Neil Rathmell

Books, plays and essays on literary topics

Macbeth and me

Shakespeare’s Macbeth is as much poem as play. The essence of the drama is not in the action but in the words and in the unfolding of metaphor. It begins … Continue reading

September 28, 2016 · Leave a comment

Shakespeare’s girls

Shakespeare’s girls have grown up too quickly. Juliet was only thirteen in 1595 when Romeo and Juliet was written. ‘She hath not seen the change of fourteen years,’ Capulet tells … Continue reading

September 14, 2016 · Leave a comment

Hamlet, a post-Reformation tragedy

Francisco, an ‘honest soldier’, has only eight lines, but he sets the tone for the whole play when he says, in Act I, scene 1 of Hamlet, that he is … Continue reading

August 31, 2016 · Leave a comment

Proust, Einstein and the modern European novel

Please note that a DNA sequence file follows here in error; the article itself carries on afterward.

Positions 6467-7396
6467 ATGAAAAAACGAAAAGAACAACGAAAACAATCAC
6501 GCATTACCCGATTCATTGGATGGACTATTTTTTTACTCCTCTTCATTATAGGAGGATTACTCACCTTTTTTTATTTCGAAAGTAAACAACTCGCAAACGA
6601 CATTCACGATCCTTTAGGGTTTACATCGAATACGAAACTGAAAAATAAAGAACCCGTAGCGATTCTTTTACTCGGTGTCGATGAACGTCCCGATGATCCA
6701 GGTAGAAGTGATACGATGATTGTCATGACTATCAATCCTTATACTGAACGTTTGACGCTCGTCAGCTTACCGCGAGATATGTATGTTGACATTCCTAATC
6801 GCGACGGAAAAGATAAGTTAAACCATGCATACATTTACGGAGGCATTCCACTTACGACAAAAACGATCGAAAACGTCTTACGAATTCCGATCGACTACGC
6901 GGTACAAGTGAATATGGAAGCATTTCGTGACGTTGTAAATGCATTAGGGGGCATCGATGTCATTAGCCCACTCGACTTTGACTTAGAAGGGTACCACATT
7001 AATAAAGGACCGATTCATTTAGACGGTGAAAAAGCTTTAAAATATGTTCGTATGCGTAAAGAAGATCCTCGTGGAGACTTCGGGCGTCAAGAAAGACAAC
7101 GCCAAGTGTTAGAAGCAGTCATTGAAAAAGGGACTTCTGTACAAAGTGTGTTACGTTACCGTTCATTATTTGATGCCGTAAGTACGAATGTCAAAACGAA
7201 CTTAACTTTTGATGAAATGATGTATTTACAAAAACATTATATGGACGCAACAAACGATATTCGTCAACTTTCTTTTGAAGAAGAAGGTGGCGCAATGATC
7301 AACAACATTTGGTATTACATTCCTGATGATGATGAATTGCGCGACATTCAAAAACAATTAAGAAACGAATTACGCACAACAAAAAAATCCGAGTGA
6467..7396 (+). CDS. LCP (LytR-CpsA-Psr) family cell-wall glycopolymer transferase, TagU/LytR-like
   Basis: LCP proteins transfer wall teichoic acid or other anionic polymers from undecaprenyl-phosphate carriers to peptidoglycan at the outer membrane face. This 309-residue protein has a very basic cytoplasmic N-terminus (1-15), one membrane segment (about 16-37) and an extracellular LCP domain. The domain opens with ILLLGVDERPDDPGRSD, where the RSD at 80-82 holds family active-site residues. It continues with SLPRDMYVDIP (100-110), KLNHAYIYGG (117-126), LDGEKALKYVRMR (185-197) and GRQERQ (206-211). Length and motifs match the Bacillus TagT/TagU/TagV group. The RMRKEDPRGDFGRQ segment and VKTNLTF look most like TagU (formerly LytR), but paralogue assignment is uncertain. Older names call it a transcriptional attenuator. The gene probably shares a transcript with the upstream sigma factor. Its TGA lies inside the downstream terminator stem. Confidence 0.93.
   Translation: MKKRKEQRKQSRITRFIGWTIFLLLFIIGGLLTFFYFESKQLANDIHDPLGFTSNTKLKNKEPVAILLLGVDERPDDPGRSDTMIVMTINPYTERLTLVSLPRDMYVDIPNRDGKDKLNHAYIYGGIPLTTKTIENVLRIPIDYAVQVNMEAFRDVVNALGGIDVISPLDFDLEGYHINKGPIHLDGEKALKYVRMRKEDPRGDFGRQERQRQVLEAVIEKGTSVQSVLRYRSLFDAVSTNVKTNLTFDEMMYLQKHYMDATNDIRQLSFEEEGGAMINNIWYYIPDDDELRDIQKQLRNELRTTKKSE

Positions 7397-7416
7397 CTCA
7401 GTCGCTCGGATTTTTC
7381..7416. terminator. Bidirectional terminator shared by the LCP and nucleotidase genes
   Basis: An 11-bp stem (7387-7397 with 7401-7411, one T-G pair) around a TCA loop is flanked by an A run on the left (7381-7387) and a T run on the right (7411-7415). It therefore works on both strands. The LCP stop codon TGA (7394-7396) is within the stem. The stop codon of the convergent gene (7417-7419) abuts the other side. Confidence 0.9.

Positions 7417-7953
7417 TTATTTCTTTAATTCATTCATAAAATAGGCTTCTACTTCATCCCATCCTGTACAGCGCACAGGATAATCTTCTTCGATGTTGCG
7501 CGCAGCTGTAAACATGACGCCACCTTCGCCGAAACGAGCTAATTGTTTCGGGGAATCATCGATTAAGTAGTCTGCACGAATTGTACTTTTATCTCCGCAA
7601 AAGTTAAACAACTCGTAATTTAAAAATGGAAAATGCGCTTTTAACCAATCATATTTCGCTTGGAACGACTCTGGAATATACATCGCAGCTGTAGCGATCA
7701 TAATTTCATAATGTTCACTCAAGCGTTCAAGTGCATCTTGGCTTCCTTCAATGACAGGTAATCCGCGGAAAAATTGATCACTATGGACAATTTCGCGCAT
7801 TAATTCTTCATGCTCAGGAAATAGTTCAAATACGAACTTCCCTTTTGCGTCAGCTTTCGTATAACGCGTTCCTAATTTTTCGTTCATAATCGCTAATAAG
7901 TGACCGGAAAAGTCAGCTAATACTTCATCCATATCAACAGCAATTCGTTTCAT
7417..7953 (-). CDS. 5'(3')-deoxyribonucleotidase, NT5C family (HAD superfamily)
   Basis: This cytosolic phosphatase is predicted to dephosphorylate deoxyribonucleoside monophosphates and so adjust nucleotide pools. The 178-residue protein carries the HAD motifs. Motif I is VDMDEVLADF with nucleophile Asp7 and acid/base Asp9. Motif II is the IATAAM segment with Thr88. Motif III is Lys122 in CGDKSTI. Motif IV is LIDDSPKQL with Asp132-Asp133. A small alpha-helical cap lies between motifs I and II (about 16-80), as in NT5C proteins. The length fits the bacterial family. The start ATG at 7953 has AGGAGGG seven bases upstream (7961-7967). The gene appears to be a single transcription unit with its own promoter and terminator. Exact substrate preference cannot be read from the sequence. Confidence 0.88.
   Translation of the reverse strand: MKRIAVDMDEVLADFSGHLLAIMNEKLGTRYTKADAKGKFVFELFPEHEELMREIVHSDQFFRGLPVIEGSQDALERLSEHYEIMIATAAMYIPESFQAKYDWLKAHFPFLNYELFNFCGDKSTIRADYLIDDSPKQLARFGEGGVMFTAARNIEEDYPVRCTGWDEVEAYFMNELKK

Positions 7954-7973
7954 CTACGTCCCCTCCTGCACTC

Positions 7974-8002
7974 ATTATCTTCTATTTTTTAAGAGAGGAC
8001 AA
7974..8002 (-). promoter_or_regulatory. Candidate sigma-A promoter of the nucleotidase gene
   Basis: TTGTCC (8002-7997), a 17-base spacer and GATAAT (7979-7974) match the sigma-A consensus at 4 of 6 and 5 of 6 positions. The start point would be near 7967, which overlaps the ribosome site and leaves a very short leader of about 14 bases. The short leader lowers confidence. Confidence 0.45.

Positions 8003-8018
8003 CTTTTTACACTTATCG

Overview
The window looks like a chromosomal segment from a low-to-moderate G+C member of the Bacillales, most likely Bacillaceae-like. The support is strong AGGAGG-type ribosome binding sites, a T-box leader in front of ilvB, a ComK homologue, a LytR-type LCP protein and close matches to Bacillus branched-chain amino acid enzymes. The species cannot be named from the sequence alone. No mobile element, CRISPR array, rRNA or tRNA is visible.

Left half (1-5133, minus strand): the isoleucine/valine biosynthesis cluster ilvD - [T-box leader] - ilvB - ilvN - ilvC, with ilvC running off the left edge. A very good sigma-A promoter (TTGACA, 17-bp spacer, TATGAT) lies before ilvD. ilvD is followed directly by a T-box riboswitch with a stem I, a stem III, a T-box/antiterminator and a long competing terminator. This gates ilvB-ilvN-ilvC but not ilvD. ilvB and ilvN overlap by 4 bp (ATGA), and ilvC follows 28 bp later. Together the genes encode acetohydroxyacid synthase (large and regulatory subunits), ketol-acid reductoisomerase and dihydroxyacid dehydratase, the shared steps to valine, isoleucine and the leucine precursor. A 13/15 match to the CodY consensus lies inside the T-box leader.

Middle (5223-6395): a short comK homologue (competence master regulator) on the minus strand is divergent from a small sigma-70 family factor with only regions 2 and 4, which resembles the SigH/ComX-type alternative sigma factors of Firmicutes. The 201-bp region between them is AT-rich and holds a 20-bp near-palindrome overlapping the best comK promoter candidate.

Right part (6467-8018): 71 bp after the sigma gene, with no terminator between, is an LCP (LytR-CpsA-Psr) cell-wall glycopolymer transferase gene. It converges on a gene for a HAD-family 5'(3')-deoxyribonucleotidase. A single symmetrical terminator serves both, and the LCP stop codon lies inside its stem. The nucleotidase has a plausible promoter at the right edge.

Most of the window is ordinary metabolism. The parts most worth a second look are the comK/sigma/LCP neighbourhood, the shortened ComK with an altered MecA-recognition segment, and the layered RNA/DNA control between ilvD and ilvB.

In the hundred years or so since Marcel Proust wrote A la recherche du temps perdu, Time has become one of the dominant themes of European literature. Patrick Modiano, W.G.Sebald, … Continue reading

August 17, 2016 · Leave a comment

Film by Satyajit Ray, story by Rabindranath Tagore

For his first job, the postmaster came to the village of Ulapur. It was a very humble village. There was an indigo-factory nearby, and the British manager had with much … Continue reading

August 3, 2016 · Leave a comment

Aimez-vous Tremblay?

Among the many things monolingual Britain is unable to appreciate is the work of one of Canada’s best playwrights. Unlike the Canadian writers whose work we do know, Michel Tremblay … Continue reading

July 20, 2016 · Leave a comment

Was Shakespeare a Catholic?

Whether Shakespeare was a Catholic is and will always be a moot point. The only thing we can say with any certainty is that his grandfather was. The only way … Continue reading

July 6, 2016 · Leave a comment